Most people who meet a new acquaintance, or merely pass someone on the street, need only a glance to categorize that person as a particular race. But, sociologist Asia Friedman wondered, what can we learn about that automatic visual processing from people who are unable to see? “The visual process of assigning race is instantaneous, and it’s an example of automatic thinking — it happens below the level of awareness,” Friedman said. “With blind people, the process is much slower as they piece together information about a person over time. Their thinking is deliberative rather than automatic, and even after they’ve categorized someone by race, they’re often not certain that they’re correct.”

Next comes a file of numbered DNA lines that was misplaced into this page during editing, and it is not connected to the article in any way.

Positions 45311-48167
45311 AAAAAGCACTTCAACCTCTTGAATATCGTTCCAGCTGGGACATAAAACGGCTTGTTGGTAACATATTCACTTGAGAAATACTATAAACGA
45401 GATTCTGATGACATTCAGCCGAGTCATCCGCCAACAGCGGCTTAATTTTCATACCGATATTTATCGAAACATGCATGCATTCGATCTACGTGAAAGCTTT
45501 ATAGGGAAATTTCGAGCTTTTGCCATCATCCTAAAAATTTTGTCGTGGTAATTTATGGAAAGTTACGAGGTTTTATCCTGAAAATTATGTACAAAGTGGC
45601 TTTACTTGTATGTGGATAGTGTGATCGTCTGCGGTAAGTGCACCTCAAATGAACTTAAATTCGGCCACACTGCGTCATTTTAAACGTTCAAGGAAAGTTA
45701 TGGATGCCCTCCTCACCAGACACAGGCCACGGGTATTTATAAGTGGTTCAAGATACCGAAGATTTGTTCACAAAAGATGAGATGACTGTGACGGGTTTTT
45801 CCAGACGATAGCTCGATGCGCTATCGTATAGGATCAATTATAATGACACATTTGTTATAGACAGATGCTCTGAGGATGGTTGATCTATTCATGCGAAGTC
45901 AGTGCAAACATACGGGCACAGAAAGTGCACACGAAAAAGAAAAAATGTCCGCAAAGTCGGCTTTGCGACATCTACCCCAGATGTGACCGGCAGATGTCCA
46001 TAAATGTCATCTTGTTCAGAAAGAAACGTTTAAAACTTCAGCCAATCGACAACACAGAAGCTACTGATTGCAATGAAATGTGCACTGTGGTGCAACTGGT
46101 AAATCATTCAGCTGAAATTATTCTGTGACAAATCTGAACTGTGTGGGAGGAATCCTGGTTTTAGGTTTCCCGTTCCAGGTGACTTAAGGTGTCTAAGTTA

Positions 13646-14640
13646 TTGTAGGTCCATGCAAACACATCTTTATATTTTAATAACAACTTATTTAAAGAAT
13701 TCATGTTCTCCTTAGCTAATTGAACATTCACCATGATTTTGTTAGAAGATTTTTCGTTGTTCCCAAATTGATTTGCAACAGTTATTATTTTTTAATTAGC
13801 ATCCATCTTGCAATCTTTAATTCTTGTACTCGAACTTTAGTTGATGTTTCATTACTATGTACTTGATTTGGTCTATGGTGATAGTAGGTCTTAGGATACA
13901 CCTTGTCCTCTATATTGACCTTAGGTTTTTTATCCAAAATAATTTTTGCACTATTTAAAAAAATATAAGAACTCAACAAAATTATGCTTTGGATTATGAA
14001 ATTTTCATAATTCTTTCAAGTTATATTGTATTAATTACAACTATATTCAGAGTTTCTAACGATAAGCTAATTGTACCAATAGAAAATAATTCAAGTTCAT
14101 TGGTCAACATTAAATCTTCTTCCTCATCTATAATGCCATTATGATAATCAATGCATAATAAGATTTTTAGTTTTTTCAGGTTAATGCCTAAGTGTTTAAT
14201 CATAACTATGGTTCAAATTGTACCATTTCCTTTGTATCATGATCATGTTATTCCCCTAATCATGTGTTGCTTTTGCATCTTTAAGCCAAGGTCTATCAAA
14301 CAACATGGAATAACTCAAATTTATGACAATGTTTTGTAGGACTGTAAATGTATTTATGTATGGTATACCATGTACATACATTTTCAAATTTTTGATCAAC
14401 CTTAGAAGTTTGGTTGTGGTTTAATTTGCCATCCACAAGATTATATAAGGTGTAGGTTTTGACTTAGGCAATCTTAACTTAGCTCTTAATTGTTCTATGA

Friedman’s study breaks new ground, with little previous research done on the subject. An earlier study found that blind people think of race in visual terms, even though they rely on senses other than sight. But Friedman’s subjects generally did not think of race visually. Additionally, unlike the earlier study, which included only people who were born blind, Friedman’s study considered individuals who were born without sight as well as people who became blind later in life. Friedman found some differences between those groups.